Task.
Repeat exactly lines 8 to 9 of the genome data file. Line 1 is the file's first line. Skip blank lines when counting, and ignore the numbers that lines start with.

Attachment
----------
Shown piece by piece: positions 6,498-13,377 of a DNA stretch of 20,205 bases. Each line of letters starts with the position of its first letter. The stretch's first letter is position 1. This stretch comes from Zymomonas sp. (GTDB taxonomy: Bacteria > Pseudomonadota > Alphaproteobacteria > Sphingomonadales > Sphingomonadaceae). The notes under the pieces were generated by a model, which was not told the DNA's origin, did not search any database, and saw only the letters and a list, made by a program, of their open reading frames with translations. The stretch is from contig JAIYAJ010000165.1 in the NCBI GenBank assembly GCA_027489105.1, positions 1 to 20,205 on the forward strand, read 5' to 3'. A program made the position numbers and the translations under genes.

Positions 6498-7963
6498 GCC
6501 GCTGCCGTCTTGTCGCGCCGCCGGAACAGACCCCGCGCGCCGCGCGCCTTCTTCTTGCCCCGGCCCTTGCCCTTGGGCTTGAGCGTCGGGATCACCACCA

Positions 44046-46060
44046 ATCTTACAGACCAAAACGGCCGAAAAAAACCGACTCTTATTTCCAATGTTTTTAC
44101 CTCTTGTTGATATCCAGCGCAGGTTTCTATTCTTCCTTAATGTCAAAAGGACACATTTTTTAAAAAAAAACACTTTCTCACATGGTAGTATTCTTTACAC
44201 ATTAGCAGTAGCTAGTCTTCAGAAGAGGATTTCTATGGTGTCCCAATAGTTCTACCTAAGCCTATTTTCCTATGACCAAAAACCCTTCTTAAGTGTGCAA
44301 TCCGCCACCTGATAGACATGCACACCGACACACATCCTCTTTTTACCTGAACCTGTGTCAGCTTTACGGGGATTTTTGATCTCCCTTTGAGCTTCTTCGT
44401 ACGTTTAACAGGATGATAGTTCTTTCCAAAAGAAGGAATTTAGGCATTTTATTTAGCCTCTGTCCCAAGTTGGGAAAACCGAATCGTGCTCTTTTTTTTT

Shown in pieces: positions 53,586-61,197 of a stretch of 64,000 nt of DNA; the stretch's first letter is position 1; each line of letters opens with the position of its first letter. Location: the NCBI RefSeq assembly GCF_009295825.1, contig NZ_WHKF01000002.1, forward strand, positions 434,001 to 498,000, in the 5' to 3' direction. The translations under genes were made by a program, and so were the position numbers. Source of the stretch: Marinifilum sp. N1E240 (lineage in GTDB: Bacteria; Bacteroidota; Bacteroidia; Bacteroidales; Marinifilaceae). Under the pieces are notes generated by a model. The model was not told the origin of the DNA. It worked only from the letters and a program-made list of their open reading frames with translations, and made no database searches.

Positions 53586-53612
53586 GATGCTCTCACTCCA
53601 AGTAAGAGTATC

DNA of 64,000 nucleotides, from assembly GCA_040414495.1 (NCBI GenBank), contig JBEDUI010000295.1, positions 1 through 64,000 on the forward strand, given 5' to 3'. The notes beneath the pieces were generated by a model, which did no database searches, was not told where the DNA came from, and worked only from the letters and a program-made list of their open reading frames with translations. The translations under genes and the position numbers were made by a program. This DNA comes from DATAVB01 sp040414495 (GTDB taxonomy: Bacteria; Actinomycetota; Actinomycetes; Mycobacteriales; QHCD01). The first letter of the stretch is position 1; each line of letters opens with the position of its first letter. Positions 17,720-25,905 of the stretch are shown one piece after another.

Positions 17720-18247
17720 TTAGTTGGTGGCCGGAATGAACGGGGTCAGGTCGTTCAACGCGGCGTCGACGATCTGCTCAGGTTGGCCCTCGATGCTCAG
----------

44201 ATTAGCAGTAGCTAGTCTTCAGAAGAGGATTTCTATGGTGTCCCAATAGTTCTACCTAAGCCTATTTTCCTATGACCAAAAACCCTTCTTAAGTGTGCAA
44301 TCCGCCACCTGATAGACATGCACACCGACACACATCCTCTTTTTACCTGAACCTGTGTCAGCTTTACGGGGATTTTTGATCTCCCTTTGAGCTTCTTCGT